Cutting Credit is a Good Thing

September 13th, 2009

Contrary to a recent article in USA Today (Wednesday, September 9, 2009, p. 2 B).  John Ryding, chief economist of RDQ Economics, said about this, “This does not bode well for the significant, sustained rebound in real consumer spending.”

If our economy can only sustain itself with out of control spending and liberal use of credit, America, get ready for a bigger course correction than the one we are recovering from now.

If healthy people were to copy the diets recommended for patients being treated for cancer, they would become even healthier. Eating a mostly alkaline diet, lots of fresh fruits and vegetables and little animal protein starves cancer cells and improves overall health and energy. If you add to that, little or no sugar, white flour, dairy, alcohol and nicotine, you are adding years to your life.

So, when debt drowning people go to debt counselors for help and are told to pay cash for little and big purchases, incur no new debt, pay down debt to zero, and live within their means, they are more able to create financial health for themselves. Why won’t people who are not yet on debt life support do the same thing?

Living within one’s means is a reality check to curb and reverse self-indulgence gone wild. Learning to live without the sport of shopping, which may be the most popular sport in America, is a challenge for many. Yet breaking the bondage of “buying for the thrill of it” is a deliverance that many people require to be able to afford to live their lives.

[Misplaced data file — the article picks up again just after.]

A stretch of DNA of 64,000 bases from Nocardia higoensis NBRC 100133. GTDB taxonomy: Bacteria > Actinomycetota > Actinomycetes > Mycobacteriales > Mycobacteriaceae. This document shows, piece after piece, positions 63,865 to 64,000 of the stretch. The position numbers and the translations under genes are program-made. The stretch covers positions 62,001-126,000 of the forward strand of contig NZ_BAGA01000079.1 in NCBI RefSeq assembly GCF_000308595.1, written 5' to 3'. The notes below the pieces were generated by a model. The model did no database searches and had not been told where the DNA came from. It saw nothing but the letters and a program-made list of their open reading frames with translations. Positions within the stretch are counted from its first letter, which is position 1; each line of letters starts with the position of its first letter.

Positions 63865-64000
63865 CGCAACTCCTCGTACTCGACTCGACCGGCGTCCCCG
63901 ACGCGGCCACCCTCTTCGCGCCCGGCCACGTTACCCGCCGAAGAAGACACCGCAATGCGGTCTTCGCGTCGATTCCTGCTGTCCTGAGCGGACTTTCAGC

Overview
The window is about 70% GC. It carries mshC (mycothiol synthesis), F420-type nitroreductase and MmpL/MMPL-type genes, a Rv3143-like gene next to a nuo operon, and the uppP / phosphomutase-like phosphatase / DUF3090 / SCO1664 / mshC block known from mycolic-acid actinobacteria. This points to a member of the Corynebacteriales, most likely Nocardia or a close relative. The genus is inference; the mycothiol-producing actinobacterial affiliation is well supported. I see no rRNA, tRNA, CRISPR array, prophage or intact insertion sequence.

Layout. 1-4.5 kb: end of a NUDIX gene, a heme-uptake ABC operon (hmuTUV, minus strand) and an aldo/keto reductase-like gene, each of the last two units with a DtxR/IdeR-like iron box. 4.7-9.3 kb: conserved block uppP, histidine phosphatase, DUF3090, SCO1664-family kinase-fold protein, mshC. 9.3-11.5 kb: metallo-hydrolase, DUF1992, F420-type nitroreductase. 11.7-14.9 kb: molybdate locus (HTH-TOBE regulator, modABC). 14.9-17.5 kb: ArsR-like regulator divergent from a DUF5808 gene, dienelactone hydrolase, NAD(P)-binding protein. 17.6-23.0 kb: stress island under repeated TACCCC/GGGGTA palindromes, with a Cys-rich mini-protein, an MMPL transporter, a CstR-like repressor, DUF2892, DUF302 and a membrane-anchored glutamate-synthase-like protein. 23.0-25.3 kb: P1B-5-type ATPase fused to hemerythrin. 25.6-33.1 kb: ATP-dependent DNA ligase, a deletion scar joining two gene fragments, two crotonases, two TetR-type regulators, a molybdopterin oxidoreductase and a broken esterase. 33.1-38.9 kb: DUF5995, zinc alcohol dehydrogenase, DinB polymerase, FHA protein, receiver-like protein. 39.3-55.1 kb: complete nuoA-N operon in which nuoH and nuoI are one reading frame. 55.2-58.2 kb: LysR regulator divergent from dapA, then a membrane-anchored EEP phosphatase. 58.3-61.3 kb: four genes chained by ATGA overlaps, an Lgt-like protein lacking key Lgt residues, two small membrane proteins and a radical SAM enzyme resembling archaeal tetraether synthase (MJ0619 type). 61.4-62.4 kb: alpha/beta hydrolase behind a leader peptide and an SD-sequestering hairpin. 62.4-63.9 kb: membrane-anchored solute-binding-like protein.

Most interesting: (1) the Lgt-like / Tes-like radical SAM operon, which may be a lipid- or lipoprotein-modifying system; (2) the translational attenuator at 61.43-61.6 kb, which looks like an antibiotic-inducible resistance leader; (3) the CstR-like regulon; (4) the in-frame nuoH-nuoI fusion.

Cutting credit is a good thing. Learning how to live within one’s means, spending less than you make, is a course we may all need to take and excel in.

Reinventing the way we handle money, buy and save, plan for the future and the future of the next generation is required. Cutting credit is a good thing.

One Response to “Cutting Credit is a Good Thing”

  1. marianne Says:

    Being out of debt is a very freeing feeling. It is amazing the invisible burden one carries when there is money owed to a creditor. It makes the creditor master of your fate instead of you. We are all connected to an unlimited, creative, unending supply; it begins to flow when we stop blocking it up with fear of the unknown, fear that we won’t have enough, fear that we might not dress as well as someone else or have the right furniture or jewlery or house. Fear is unquestionably the biggest blockage we have to the freedom we were created to experience. A little planning ahead, a little self control, a little look in another direction for entertainment and fulfillment, and we will open up a myriad of possibilities that did not seem to exist when we were in debt, because we were too focused on paying off the debt!

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